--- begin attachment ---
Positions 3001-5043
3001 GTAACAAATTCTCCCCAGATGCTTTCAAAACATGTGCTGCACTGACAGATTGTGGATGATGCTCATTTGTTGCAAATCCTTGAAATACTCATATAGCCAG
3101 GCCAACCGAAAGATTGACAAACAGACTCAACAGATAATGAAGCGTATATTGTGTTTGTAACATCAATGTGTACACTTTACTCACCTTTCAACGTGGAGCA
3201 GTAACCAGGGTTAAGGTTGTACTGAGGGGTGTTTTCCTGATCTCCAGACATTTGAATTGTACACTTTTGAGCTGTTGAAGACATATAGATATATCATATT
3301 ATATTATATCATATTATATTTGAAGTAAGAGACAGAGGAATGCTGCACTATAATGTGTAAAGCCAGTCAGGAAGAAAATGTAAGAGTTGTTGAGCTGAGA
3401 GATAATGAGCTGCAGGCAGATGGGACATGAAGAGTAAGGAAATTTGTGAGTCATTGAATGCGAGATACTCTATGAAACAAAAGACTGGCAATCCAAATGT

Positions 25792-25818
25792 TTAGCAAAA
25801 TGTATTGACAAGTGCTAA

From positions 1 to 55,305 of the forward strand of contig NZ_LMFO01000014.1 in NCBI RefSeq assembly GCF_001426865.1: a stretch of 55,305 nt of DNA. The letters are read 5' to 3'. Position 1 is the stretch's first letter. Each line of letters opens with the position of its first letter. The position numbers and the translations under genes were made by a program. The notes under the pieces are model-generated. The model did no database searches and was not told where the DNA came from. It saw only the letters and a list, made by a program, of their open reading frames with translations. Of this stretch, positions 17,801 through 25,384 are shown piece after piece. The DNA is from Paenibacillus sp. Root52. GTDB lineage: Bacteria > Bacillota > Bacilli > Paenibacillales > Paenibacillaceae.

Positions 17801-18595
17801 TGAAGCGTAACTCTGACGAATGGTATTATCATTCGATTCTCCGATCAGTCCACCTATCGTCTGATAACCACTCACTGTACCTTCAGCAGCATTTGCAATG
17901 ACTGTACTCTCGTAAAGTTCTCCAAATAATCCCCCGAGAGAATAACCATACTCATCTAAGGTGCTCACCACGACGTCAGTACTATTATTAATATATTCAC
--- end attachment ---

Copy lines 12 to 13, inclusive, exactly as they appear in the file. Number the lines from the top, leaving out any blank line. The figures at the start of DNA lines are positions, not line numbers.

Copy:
17801 TGAAGCGTAACTCTGACGAATGGTATTATCATTCGATTCTCCGATCAGTCCACCTATCGTCTGATAACCACTCACTGTACCTTCAGCAGCATTTGCAATG
17901 ACTGTACTCTCGTAAAGTTCTCCAAATAATCCCCCGAGAGAATAACCATACTCATCTAAGGTGCTCACCACGACGTCAGTACTATTATTAATATATTCAC